Om NATOs framtid

av Paul J. Saunders, Center for the National Interest

NATO’s newest members, Finland and Sweden, bring important capabilities—and valuable geography—to the alliance as it contends with Russia’s invasion of Ukraine. Their historic admission brings all Scandinavian countries inside the alliance (echoing their common foreign policies during the long-past Kalmar Union), overturns Sweden’s long-standing neutrality, and firmly moves Finland, a contested territory for centuries, inside the West’s security system. Notwithstanding prior close coordination, this is a new era. It will require some new thinking. 

NATO’s task remains to ensure North Atlantic security, as it has been in the past, yet alliance members have yet to decide exactly what this means in today’s world. Indeed, for the last three decades, NATO members have arguably been more preoccupied with the group’s size than its purpose. “Protecting Europe from Russia” is a convenient answer, but far too simple. Considering NATO’s mission more seriously will raise many questions, however, and it is not clear that all member governments will have the same answers.

During the Cold War, NATO did not operate “out of area.” This changed during the 1990s when, despite some reluctance, the alliance assumed a significant role in managing Yugoslavia’s violent disintegration. In 2001, NATO historically invoked Article Five of the Washington Treaty—collective self-defense—following the September 11 terrorist attacks on the United States to support America’s intervention in Afghanistan, even further away. In parallel, NATO added three members in 1999 and seven in 2004, increasing from sixteen to twenty-six members. 

Today, the thirty-two-member alliance is deeply engaged in assisting Ukraine in resisting Russia’s invasion even as the United States and some others push, so far unsuccessfully, for a NATO liaison office in Tokyo. Though Washington is increasingly attentive to potential threats from China, these possible dangers are less compelling for many of its NATO allies. Meanwhile, one U.S. ally in Asia, South Korea, has won arms contracts to supply Poland, Finland, Norway, and Estonia, as Europe’s defense industries struggle to meet growing demand at home amid concerns about Russia. This is perhaps a more concrete connection between Europe and Asia than a small NATO office.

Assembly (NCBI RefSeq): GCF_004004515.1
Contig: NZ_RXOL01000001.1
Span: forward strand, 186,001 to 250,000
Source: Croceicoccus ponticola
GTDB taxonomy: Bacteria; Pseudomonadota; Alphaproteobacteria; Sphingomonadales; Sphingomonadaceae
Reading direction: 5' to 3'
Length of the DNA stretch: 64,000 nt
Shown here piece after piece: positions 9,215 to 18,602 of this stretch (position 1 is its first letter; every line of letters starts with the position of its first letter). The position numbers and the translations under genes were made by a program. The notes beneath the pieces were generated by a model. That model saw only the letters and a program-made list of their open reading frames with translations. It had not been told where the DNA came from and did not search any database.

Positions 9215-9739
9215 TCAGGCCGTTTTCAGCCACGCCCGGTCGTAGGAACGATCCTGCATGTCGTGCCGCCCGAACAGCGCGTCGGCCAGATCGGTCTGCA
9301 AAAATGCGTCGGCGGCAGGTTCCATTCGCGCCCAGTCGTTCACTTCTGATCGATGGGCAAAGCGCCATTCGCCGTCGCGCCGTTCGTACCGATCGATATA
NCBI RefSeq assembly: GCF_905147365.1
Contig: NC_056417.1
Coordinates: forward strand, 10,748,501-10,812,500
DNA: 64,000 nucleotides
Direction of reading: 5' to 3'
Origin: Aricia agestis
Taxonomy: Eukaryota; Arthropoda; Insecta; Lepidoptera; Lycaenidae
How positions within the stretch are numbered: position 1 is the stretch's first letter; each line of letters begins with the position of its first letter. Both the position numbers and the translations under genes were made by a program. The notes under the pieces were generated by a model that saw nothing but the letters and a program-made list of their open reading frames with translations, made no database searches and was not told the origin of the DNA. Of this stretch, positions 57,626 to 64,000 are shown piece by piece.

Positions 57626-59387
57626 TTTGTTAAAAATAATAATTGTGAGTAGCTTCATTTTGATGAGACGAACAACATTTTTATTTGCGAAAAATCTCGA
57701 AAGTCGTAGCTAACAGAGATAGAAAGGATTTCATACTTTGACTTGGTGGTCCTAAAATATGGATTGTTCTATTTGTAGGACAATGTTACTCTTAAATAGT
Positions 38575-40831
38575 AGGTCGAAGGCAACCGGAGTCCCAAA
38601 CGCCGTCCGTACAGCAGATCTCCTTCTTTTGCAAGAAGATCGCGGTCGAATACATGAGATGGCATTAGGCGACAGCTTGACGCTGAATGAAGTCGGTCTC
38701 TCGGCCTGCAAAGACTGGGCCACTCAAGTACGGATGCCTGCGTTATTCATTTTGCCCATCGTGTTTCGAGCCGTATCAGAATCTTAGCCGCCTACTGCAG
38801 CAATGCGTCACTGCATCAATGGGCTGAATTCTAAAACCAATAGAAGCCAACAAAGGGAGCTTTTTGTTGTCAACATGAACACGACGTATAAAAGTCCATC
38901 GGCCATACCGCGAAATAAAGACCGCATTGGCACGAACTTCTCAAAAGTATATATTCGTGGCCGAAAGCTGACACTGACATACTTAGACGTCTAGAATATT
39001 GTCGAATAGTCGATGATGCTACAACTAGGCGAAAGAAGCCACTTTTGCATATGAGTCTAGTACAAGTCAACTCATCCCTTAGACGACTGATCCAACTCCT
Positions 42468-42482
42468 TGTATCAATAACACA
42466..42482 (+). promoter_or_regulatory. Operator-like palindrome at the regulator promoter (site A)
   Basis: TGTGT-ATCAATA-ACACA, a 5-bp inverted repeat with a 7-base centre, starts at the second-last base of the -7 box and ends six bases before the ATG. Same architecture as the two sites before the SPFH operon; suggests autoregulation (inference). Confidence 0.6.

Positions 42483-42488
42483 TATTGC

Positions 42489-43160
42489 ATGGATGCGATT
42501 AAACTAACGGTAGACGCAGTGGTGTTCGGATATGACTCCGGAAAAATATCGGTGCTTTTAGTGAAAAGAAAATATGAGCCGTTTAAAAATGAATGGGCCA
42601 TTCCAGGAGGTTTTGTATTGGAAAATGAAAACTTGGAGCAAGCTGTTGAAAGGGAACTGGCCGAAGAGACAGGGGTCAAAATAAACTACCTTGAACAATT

These dynamics highlight profound questions for NATO and its members—

  1. How do NATO allies define success in Ukraine? Do NATO’s means align with its ends? If so, when and how will NATO succeed? If not, what adjustments will allies make to ensure this alignment? Will NATO adjust means, ends, or both?
  2. Setting aside Ukraine, what should NATO and its members do to deter Russia and to prepare to defeat Russia if attacked? Do NATO member governments have a shared understanding of deterrence and how strengthen it? Beyond attacking a NATO member state, what Russian behavior can and should NATO deter?
  3. Is China a threat to North Atlantic security? If so, what will NATO do to address this challenge? If not, how do America’s allies expect the United States to balance its forces, planning, and procurement between Europe and Asia? What implications might this have for America’s allies in Europe and for their ability to deter and, if necessary, to defeat Russia?
  4. Similarly, is Chinese trade and investment activity a threat to North Atlantic national security and/or economic security? If so, in which sectors and to what extent? How should NATO allies manage this challenge when firms in allied countries are also commercial competitors with one another? How should they balance economic opportunity and risk?
  5. Finally, should NATO continue to add new members? The list of prospective members in the North Atlantic region has become quite small. What should be NATO membership requirements? Should NATO admit Ukraine and Georgia? If so, with what borders and at what cost? If not, with what consequences?

These are big questions with few easy answers. Yet NATO will have a hard time succeeding in its core mission without building consensus around its responses. Finland and Sweden—and other Nordic nations—will be critical to this process. This is in no small part due to their location in the Baltic region, home to some of NATO’s most vulnerable members, and their adjacency to Arctic waters, long a bastion for Russia’s nuclear-armed ballistic missile submarines. Isolated Iceland, astride the gateway to the North Atlantic, will be essential too. If aligned as a group, these five countries could have substantial impact on NATO deliberations, something that would only heighten their importance to the United States.